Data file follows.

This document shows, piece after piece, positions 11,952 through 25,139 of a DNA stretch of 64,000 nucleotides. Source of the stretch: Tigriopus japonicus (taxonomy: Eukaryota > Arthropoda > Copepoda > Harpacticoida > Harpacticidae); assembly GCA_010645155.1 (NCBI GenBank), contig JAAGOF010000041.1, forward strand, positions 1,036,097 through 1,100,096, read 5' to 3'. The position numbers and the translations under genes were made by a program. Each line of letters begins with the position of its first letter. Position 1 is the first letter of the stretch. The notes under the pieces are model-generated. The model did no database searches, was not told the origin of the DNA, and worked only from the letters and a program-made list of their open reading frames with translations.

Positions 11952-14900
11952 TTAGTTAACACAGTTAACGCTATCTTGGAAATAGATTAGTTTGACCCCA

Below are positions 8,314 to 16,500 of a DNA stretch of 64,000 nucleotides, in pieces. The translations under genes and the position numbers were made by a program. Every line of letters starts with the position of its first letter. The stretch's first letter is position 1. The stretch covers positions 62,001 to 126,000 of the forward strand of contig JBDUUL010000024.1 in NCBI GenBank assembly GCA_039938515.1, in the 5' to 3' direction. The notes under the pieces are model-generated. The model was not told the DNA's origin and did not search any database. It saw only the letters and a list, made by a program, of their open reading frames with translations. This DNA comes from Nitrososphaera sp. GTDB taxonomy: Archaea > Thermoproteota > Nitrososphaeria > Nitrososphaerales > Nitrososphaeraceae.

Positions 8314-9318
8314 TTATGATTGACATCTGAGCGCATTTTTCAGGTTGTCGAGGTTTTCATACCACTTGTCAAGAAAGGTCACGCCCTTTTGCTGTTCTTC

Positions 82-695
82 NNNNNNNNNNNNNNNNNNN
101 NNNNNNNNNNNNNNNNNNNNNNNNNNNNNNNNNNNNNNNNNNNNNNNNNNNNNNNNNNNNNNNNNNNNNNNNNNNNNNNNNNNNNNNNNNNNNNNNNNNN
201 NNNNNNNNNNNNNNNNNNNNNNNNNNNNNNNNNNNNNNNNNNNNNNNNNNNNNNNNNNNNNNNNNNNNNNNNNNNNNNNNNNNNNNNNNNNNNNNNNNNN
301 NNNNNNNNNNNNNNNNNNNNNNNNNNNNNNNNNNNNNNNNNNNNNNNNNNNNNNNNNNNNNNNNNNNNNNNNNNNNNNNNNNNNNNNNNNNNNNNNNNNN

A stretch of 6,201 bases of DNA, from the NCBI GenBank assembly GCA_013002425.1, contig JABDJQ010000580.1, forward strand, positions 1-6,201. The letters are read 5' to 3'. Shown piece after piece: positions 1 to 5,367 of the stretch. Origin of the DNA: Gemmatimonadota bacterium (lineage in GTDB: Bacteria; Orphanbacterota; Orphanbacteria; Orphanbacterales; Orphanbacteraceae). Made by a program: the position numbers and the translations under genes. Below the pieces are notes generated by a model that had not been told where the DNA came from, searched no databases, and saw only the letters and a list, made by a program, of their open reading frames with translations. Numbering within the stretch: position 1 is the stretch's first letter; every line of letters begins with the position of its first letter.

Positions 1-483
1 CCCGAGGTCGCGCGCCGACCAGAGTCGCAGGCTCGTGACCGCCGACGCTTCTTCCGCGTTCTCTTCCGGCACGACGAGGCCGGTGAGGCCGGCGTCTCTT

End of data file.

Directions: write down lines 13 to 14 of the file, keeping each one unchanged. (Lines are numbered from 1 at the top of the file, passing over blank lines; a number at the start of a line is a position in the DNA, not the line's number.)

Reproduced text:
Positions 1-483
1 CCCGAGGTCGCGCGCCGACCAGAGTCGCAGGCTCGTGACCGCCGACGCTTCTTCCGCGTTCTCTTCCGGCACGACGAGGCCGGTGAGGCCGGCGTCTCTT